Citron of Commerce

Citrus medica L.

CRC 3518
PI 539419


Received as budwood from Dr. John Carpenter, USDA Date & Citrus Station, Indio, California, 1966. Open-pollinated seedling.


Parents unknown.

Rootstocks of accession

Yuma ponderosa lemon

Season of ripeness at Riverside

November to January

Notes and observations

12/22/1987, EMN: This is apparently NOT Citron of Commerce (Corsican citron). Citrus Industry description fits fairly well except: this accession is sour whereas Citron of Commerce is supposed to be "sweet" (without acid)". See CRC 1795, Corsican citron.

12/5/2006, DK & TS: Medium pebbly rind. Elongate, pointed at apex. Thick, sweet rind; flesh tart, fairly juicy for a citron. Citron of Commerce is supposed to resemble Corsican, but the CVC specimen does not, since it is tart.

4/2022, "Unraveling the mystery of the Citron of Commerce” © David Karp: In the second half of the nineteenth century the type of citron most in demand in the United States, for planting trees or imported peel, was the so-called citron of commerce. Originally “citron of commerce” was a generic term for culinary citron, including any cultivars grown for brining and candying in the Mediterranean area. Only much later, in the second edition of The Citrus Industry (R. Hodgson, University of California Press, 1967), did the phrase become firmly linked with a specific cultivar, ‘Corsican.’

There is no name in Corsica or France (such as “cédrat de commerce”) that is equivalent to “Citron of Commerce”. Originally and primarily it was a descriptive or group name, like “juice orange”; it served like “etrog,” which can apply to multiple citron cultivars used for Jewish ritual. Most writers in the late nineteenth and early twentieth centuries classified as “citron of commerce” several citron cultivars used for brining and candying in the Mediterranean area. Several considered ‘Citron of Commerce’ to be a synonym for ‘Lemon’, also called ‘Sorrento’, a synonym for ‘Diamante’, the most prevalent citron cultivar in Italy.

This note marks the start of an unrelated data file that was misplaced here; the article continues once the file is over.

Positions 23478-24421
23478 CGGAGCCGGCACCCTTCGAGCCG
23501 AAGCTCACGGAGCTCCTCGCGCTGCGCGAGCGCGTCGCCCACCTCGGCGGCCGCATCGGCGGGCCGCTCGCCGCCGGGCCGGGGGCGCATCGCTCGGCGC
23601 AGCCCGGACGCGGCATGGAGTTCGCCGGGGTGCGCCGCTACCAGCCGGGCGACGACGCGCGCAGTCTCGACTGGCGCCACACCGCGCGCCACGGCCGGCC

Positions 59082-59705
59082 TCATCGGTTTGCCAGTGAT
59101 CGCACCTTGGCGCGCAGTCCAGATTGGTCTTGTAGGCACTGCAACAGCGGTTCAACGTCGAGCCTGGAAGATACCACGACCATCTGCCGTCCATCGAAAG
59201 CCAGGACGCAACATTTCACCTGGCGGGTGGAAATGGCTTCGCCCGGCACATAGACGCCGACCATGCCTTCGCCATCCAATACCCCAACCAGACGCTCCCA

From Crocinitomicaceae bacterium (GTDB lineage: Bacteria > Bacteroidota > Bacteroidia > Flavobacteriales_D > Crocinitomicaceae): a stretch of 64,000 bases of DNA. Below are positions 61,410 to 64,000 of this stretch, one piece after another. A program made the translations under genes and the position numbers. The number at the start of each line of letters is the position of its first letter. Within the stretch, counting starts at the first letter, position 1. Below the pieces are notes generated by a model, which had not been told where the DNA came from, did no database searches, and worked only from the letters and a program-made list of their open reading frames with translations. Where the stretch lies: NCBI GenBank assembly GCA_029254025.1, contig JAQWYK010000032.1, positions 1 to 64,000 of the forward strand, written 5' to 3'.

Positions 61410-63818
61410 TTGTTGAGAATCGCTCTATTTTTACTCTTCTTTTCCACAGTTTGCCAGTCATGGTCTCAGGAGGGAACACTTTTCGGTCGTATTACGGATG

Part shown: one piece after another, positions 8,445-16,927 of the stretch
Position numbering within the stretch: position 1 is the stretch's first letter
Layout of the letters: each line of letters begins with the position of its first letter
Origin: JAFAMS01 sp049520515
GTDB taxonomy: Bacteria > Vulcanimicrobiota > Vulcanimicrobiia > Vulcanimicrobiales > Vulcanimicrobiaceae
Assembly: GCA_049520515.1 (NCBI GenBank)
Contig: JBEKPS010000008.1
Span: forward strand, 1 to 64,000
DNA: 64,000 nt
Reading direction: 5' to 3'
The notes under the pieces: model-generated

By the first decade of the twentieth century, because Corsica was the best-known producer of culinary citron at the time, and ‘Corsican’ was its main variety, ‘citron of commerce’ sometimes was conflated with ‘Corsican’, which has acidless pulp. One of the first such examples refers to “Corsican citron, or citron of commerce” in the Los Angeles Herald (1901). Generally however “citron of commerce” was in lowercase, indicating that it was a generic rather than a cultivar name, which generally would have been capitalized in the pomological literature of the era. In the first edition of The Citrus Industry, Webber (1943) did not include a ‘Citron of Commerce’ in his list of citron varieties, evidently because he did not consider it to be a variety; but after Hodgson (1967) did treat ‘Citron of Commerce’ as a synonym for ‘Corsican,’ other writers followed him.

The ‘Citron of Commerce’ (CRC 3518) in the University of California Riverside’s Citrus Variety Collection, which traces back to a budded tree bought from San Dimas Citrus Nurseries in 1907 (Toni Siebert, pers. comm. 2022), has acidic flesh and more closely resembles ‘Diamante’. Recent concordance and phylogeny analyses show that CRC 3518 clusters most closely with ‘Corsican’ and ‘Diamante’, but is not identical to these or any other citron accessions in the collection (Y. Hiraoka, pers. comm. 2022). Perhaps CRC 3518 derived from one of the cultivars called “citron of commerce” before the phrase became synonymous with ‘Corsican’."

Description from The Citrus Industry Vol. 1 (1967)

"Fruit large, ellipsoid to very slightly obovate; basal area slightly depressed and radially furrowed; apical nipple suppressed or indistinct (less prominent than in Diamante); seedy.  Color lemon-yellow.  Rind very thick and fleshy; surface rather rough, bumpy, and commonly somewhat ribbed.  Flesh crisp and solid; lacking in juice; flavor sweet (without acid).

Tree small, open and spreading; medium-thorny with some large, stout spines (very much like Diamante); buds, flowers and new growth not purpie-tinted.

This variety is said to be the best and most important citron in Corsica and presumably originated there, although its history is unknown.  It was introduced into the United States about 1891 and distributed under the name Corsican.  Citron of Commerce in California is indistinguishable."


Not commercially available in California.

USDA Germplasm Resources Information Network page for Citron of Commerce


Photos by David Karp and Toni Siebert, CVC.
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